On Saturday, August 20, UFC featherweight champion Conor McGregor will headline what is set to be one of the biggest events in UFC history, as he meets Nate Diaz in a five-round welterweight rematch inside the T-Mobile Arena in Las Vegas. Ahead of UFC 202, we look back at McGregor’s career so far and re-live some of the Irishman’s most memorable moments.
The early days
McGregor began boxing at the age of 12. Training at Crumlin Boxing Gym, he won a variety of amateur boxing titles. At the age of 18, McGregor’s long-time friend, Tom Egan – the first Irish athlete ever to sign with UFC – brought McGregor along to a mixed martial arts class at Straight Blast Gym (SBG) in Dublin. It didn’t take long for SBG owner and head coach, John Kavanagh, to recognise the stopping power that the young Dubliner boasted.
The amateur scene
February 2007 saw McGregor contest his first amateur MMA bout. Finishing his opponent Ciaran Campbell with a striking showcase in the first round, McGregor’s spirited celebration post-fight pointed to the showman he would later go on to become.
McGregor quickly earned a name for himself as a knockout artist on the professional scene. In March 2008 he made his professional MMA debut in the Cage of Truth organisation. He faced fellow Irishman Gary Morris, who succumbed to strikes from McGregor in the second round.
The Point Depot
McGregor’s second pro bout in May 2008 lasted just one round, as he defeated Mo Taylor via TKO at Cage Rage: Contenders – Ireland vs. Belgium. This would be McGregor’s first outing in The Point Depot (now the 3Arena) in Dublin, which would go on to host all three of UFC’s trips to the Irish capital.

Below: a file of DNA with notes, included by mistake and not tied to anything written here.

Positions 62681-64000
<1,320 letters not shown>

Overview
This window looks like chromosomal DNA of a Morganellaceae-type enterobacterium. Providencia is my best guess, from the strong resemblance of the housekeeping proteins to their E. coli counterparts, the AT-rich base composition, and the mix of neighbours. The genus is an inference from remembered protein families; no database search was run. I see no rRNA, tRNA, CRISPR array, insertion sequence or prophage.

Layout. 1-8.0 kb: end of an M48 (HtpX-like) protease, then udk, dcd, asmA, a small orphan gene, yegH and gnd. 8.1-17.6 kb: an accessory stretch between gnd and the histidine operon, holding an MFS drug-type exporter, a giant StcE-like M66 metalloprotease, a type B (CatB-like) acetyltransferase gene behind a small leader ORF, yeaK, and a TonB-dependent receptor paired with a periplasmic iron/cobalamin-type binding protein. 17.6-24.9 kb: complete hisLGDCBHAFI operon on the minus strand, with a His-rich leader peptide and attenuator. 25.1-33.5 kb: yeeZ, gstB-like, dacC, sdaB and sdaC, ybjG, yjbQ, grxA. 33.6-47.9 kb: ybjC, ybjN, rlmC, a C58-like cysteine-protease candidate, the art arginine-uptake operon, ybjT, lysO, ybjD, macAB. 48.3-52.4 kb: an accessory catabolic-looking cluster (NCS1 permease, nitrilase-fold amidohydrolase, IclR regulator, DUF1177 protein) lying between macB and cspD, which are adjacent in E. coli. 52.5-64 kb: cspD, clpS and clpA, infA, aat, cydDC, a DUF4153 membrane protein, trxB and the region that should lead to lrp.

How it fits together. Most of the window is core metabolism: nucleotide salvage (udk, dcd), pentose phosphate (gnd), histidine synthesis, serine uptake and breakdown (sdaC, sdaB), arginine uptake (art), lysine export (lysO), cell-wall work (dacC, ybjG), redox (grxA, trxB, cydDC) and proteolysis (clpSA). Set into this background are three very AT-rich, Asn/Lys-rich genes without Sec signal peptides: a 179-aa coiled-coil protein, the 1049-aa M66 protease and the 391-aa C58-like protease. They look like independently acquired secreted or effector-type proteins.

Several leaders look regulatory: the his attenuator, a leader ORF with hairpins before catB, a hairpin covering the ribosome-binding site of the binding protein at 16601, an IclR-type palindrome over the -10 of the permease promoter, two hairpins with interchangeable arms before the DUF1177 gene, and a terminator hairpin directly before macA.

A stumbling block
In June 2008, a loss to Lithuanian Artemj Sitenkov proved to be a serious stumbling block for McGregor. Although he later bounced back with a win over Stephen Bailey six months later, the young Dubliner drifted away from the sport. In response, McGregor’s mother, Mags, took it upon herself to call John Kavanagh to seek his help in encouraging her son to return to the gym. Kavanagh later visited McGregor in his Lucan home and encouraged him to commit to his fighting career.
A new found dedication
In November 2010, and with another win under his belt, McGregor moved up to lightweight to take on fellow surging Irish prospect Joe Duffy. When McGregor was submitted in little more than 30 seconds, many feared that the defeat would trigger another exodus from the sport. But, on the Monday after the loss, McGregor was back in the gym with a new found dedication to training.
A winning streak
The loss to Duffy would trigger a phenomenal 15-fight win streak for McGregor. After defeating Hugh Brady in one round in February 2011, McGregor’s outings against Mike Wood and Paddy Doherty lasted a combined 20 seconds, as he scored two devastatingly fast knockouts.
A warrior in the cage
In June 2011, a second round win over Artur Sowinski saw McGregor signed by the European promotion Cage Warriors, a key moment in the young fighter’s career. He quickly proved to be a stellar addition to the roster.
Falling to featherweight
After a lightweight bout with Aaron Jahnsen was stopped inside one round in September 2011, McGregor announced his intentions for the featherweight division. McGregor elbowed his way to another first-round victory over Steven O’Keefe, which positioned him perfectly for a title shot.
Tears and a title shot
Jiu-jitsu ace Dave Hill was McGregor’s opponent for the vacant Cage Warriors title bout in June 2012. The event took place in The Helix, a venue located inside Dublin City University Campus. The intensity that McGregor displayed at the event’s weigh-in had such an impact on his English opponent that fans claimed Hill began to cry after going nose to nose with ‘The Notorious’.
The lightweight title